McClellan Vets have also discovered that since the 1970’s, the VA raters have been obstructing, mishandling, and maliciously interfering with veteran’s medical cases that presented early on with long term skin conditions that needed skin surgery for correction. In one veteran’s case, she had a 1972 VA Hospital inpatient stay that lasted for a week for an emergency facial and neck surgery for skin lesions. At the time, there were no environmental site notifications coming from either the military or Alabama, so doctors were never looking at toxic exposures as a possible cause. The VA disability claims process is one where the mistakes of past years are carried forward to be misapplied against any new documents and information that emerges in the case. It’s a relentless battle for the skin surgery veterans to straighten out their paperwork while fighting the ongoing incompetence of the raters.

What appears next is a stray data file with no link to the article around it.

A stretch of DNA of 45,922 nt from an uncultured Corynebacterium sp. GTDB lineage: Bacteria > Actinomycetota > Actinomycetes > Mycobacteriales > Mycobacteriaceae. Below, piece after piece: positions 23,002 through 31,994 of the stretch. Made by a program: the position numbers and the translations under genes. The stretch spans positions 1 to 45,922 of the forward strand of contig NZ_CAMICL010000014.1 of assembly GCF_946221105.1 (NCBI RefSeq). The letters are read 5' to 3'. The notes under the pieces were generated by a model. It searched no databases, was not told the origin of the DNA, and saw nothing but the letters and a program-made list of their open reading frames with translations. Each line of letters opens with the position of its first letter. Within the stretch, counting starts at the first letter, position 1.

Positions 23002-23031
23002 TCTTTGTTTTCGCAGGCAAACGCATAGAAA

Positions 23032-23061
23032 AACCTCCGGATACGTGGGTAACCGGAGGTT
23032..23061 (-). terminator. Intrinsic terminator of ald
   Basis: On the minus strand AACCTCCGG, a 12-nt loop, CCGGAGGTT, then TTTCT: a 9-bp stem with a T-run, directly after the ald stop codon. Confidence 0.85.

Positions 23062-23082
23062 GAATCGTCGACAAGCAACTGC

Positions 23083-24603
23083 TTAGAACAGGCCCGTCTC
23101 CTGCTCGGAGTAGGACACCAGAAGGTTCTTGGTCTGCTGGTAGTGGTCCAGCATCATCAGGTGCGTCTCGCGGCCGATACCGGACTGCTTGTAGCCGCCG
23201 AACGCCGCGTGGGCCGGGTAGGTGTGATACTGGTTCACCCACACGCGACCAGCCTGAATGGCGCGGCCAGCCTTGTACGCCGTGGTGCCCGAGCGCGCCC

For a couple of years now, the McClellan Vets have advocated the idea that the VA should just hand over the screening, and the health risk studies, and the patient identification phase of potential toxic exposure cases over to the existing three science agencies who already handles the civilian cases. The ATSDR agency, and the Center for Disease Control agency, and the Environmental Protection Agency all work together as a review team to evaluate the screening of community level patient groups who are known to be coming out of verified toxic spill sites. The veterans feel that by redirecting their military patient groups over to the agencies who already have expert level screening organizations in place, then it would be the best possible option for them.